Now, along with the rest of the family, he's over for Christmas to see the game at West Bromwich Albion on Boxing Day and the ones to follow against Southampton and Chelsea.
By chance, it was a former colleague of Alonso's father and an old Liverpool hero who presented Xabi with his debut at Real Sociedad. As coach at the Anoeta four years ago, John Toshack recalled the 19-year-old from a loan spell at second division side SD Eibar. The side were struggling and needed help in midfield.
Now manager of Wales, Toshack fondly recalls the moment. "He was a very quick thinker but just a touch laboured in his movement. I said to Periko [in charge of the second team at the time]: `Get those training sticks laid out on the floor and get him tip-toeing through them.' His speed and mobility needed improving."
It worked. Alonso gradually established himself at his home-town club. "I don't remember a former youth-team player causing such an impact," Toshack remarked at the time. "Everyone seems to play better when he's on the pitch."
Fortunes improved to such an extent that, two years back, Real Sociedad came within a whisker of emulating their predecessors. Sadly for them, leading by one point with two games left, they allowed Real Madrid to creep past and snatch the title.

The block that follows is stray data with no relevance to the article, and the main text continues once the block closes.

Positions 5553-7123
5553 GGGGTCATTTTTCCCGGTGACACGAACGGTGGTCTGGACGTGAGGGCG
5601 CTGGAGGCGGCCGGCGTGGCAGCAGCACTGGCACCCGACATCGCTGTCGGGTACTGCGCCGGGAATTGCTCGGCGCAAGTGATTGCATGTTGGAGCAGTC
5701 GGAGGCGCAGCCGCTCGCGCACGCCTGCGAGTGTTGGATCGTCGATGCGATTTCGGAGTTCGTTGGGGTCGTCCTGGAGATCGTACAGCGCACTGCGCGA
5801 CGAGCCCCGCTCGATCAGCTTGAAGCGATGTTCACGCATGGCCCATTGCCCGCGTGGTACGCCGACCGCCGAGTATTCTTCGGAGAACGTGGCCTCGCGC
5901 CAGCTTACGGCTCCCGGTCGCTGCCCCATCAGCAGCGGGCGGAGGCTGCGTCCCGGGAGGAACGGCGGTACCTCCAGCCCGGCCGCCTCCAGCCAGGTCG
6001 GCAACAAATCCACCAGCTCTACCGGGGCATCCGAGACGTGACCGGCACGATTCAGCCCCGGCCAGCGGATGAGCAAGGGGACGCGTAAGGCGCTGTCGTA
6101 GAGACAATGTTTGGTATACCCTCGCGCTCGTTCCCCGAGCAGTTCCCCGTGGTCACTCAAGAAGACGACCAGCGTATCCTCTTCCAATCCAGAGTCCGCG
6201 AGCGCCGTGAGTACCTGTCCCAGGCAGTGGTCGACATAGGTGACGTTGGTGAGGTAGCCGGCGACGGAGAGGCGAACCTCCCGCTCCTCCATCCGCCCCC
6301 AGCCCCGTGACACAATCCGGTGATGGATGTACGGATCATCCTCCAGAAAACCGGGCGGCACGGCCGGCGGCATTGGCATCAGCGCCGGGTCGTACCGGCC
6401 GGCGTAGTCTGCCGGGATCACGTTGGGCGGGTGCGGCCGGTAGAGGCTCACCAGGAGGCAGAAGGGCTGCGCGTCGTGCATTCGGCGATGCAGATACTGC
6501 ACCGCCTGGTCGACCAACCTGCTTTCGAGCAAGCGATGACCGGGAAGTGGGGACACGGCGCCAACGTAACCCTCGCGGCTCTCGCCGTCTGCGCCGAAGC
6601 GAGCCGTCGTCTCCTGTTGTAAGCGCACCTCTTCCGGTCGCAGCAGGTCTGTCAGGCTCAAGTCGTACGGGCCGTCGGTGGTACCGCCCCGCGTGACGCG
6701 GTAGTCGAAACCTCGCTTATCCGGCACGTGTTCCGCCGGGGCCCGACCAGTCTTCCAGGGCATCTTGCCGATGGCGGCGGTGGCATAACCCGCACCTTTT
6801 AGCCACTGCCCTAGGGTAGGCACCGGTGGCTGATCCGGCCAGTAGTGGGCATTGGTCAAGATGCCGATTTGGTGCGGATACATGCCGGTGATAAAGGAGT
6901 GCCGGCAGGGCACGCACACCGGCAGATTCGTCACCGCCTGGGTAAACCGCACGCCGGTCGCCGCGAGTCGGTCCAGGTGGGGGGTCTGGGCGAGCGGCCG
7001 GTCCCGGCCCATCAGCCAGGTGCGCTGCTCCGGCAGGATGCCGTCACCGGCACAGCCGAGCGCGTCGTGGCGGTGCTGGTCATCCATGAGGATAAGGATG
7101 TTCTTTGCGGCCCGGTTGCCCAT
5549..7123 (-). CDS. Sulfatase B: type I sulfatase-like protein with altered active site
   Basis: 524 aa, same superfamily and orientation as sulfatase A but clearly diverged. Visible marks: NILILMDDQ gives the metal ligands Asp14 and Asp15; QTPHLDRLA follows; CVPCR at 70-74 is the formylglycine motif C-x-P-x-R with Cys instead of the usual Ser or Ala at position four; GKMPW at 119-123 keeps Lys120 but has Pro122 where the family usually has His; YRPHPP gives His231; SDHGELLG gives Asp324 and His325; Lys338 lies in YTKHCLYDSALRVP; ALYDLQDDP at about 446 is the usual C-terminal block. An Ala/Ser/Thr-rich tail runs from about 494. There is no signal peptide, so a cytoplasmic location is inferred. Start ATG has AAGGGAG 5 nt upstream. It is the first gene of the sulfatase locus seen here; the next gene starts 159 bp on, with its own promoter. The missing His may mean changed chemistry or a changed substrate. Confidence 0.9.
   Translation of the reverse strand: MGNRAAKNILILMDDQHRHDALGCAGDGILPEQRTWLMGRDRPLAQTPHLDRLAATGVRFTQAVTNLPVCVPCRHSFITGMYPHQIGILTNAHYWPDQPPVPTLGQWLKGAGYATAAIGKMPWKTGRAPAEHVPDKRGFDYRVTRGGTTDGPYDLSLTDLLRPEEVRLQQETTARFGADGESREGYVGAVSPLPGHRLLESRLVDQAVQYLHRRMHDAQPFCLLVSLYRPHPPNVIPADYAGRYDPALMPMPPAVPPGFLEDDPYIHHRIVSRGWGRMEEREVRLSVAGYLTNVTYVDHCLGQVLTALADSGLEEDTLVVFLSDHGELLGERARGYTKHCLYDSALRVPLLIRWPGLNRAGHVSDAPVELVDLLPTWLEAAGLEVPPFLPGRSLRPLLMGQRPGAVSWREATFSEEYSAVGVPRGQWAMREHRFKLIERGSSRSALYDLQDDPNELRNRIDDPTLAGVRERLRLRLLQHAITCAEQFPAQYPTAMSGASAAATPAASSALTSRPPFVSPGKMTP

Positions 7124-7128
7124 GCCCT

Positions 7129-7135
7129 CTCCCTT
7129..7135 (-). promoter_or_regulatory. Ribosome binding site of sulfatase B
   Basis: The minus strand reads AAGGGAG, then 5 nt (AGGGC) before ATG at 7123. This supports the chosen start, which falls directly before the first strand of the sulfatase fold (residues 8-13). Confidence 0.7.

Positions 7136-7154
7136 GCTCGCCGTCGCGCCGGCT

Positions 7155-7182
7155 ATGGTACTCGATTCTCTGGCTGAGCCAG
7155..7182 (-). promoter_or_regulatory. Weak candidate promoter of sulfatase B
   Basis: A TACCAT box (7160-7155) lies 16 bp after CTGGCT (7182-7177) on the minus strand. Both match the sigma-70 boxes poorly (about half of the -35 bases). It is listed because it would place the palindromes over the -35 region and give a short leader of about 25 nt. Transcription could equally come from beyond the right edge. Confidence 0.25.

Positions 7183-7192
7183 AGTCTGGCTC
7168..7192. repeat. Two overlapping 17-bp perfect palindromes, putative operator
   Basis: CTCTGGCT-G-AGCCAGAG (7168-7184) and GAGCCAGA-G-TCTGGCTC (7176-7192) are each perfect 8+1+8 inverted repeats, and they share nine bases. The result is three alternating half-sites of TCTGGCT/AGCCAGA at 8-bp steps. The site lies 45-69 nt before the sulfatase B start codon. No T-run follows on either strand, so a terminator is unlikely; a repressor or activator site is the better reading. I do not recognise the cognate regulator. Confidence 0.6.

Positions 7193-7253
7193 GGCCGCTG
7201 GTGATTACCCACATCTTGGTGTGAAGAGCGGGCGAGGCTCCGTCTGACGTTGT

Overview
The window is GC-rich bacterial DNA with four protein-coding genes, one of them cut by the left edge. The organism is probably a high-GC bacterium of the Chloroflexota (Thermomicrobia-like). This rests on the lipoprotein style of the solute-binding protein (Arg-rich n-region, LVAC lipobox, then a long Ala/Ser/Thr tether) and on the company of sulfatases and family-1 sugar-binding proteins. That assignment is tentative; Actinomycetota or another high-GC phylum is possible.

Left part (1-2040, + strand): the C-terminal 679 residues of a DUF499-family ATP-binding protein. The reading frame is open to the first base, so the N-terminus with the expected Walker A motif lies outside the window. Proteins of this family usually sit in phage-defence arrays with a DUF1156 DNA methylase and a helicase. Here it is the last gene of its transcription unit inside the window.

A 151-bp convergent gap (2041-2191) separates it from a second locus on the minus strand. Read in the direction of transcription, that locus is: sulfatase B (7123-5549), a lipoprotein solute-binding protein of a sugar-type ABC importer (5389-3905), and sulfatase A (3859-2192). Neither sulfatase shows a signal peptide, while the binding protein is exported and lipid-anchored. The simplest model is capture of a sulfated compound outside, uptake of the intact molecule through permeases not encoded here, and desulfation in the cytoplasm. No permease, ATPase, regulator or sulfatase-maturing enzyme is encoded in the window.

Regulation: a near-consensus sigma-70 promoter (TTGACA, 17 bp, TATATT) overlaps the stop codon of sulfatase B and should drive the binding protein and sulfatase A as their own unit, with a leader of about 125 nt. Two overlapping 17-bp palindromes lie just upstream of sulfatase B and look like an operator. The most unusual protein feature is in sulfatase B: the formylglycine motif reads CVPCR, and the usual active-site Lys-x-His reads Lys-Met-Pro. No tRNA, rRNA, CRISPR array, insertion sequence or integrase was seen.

"That is my biggest regret," Alonso sighs. "It would have been wonderful for us, for such a small team. We'd spent most of the season at the top of the table, then just at the end there was a lot of pressure. We lost our second last game and Real won their final two. It was too much in the end."
Not surprisingly at this point, the big clubs knew all about a very special talent blossoming in San Sebastian. The Bernabeu made several mating calls, Mr. Ferguson looked on admiringly, but it was a decisive strike by Rafael Benitez that eventually claimed the signature.
"The others were interested but Rafa was even more interested. That was very important to me. As well as the boss, it was the club, the history. I had no hesitation in choosing Liverpool. It's been a great experience professionally and personally. I'd heard how the club worked in training, I knew Pako Ayesteran [the assistant coach], who's a Basque like me."
But there have, of course, been adjustments to make. "The Premiership is quicker than La Liga with more physical contact, it's more aggressive. You play with more pace. I love the fact that the stadiums are always full here with a great atmosphere."
Vouching for all that, three other compatriots could boldly step forward. Luis Garcia, Josemi and Antonio Nunez, since their summer arrival, make up a group dubbed `The Benitles'. If we're making comparisons, Alonso must double up as Lennon and McCartney. He's the one, just now, composing all the clever lines, the one who looks most capable of making a real difference.
"Shanks and Bob [Paisley] would have loved him," enthuses Toshack. "He's a proper Liverpool player." It could be a long and winding road to match previous achievements, but Alonso's the type to try to work it out.